Vultures Gang Up on Cheetah, Steal Its Dinner
If you thought a hungry cheetah would beat out any other animal for a fresh kill—you’d be wrong.
This fascinating video from Kruger National Park in South Africa shows a gang of vultures apparently bullying cheetahs away from an impala they just killed for a meal.
According to experts, this isn’t really surprising. “Of the three African big cats, cheetahs are the most fragile,” says Luke Dollar, a conservation biologist and the head of National Geographic's Big Cats Initiative.
“Avoiding injury is really important to them. Cheetah get pushed around a lot,” explains Dollar. “They move fast to take advantage of this kill but will move on if threatened.” (Watch Wild Dogs Try to Steal a Cheetah’s Kill.)
Besides the fact they may have already had enough time to eat their fill, this cheetah mother is with her cub and is likely even more risk-averse than usual.
Corinne Kendall, a vulture expert and National Geographic Society explorer, also says this is a familiar scene. She has often witnessed vultures pushing other animals off kills, but for an unexpected reason.
“We’ve done research that shows hyenas use vultures to find carcasses. Hyenas are arriving at kills faster than if they were doing a general search of the area,” says Kendall, noting that the cheetahs might not just be afraid of the vultures, but what follows the vultures.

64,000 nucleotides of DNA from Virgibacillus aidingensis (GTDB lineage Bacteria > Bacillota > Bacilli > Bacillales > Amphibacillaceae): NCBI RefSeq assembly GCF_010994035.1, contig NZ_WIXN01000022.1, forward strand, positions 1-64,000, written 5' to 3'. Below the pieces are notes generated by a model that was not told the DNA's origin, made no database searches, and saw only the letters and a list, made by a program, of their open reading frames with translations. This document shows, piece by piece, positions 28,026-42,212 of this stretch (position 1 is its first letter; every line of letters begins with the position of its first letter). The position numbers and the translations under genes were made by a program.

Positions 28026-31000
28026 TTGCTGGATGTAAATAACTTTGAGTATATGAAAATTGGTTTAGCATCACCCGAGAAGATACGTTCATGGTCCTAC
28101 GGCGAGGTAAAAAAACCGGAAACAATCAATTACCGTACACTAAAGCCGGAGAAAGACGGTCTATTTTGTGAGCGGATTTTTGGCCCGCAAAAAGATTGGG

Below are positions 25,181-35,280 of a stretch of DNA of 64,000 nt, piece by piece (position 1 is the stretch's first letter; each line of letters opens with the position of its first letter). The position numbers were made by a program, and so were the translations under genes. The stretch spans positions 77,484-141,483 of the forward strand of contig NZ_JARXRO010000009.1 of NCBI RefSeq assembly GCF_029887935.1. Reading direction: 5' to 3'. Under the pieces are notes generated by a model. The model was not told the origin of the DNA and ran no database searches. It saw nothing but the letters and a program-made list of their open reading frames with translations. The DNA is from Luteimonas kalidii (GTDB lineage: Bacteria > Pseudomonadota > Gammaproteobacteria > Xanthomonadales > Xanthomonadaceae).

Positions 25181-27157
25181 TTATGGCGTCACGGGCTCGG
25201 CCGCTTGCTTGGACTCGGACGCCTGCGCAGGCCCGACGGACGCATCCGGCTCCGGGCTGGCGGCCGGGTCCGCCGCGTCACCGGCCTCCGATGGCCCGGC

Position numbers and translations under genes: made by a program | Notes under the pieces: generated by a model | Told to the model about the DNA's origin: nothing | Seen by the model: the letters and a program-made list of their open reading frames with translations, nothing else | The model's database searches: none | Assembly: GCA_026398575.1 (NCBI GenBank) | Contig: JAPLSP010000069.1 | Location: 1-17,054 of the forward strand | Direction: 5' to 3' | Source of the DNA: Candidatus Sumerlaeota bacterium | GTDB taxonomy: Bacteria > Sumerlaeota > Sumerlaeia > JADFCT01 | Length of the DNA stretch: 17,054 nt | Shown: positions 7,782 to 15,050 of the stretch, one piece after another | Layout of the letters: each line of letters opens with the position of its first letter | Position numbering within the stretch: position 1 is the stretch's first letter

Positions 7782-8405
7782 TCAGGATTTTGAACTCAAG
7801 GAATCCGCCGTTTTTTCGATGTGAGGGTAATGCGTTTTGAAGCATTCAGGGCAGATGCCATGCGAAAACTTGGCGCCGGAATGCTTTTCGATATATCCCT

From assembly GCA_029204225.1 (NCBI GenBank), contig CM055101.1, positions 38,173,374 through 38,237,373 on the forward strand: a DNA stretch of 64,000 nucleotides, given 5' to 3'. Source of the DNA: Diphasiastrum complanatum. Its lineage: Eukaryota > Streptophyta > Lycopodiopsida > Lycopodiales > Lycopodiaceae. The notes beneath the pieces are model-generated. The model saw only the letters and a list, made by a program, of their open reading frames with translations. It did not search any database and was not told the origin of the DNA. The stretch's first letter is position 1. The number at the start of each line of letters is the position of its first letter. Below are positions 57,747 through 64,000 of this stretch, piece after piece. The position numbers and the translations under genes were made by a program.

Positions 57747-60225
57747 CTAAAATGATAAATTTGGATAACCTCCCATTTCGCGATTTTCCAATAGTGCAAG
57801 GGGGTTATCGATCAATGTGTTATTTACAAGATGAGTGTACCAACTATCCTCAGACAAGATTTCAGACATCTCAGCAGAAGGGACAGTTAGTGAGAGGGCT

Both of these animals are critical to the ecosystem of South Africa. New research has shown cheetahs are dangerously close to extinction with their numbers dwindling below 7,000. (Read more about how cheetahs are nearly extinct.)
Vulture populations across Africa are suffering for a variety of reasons including poaching for traditional medicines and poisoning. Carrion-eaters, vultures are often accidentally poisoned when they feast on pesticide-laced carcasses put out by locals that are intended to poison lions. (Read: Vultures Are Revolting: Here’s Why We Need to Save Them.)
A world without vultures is not a pleasant one—in India vulture populations plummeted after they were accidentally poisoned by feeding on livestock carcasses treated with a specific drug that is toxic to them. Without vultures to clean up carcasses, the population of wild dogs exploded and so did cases of rabies across the country, leading to many human deaths.
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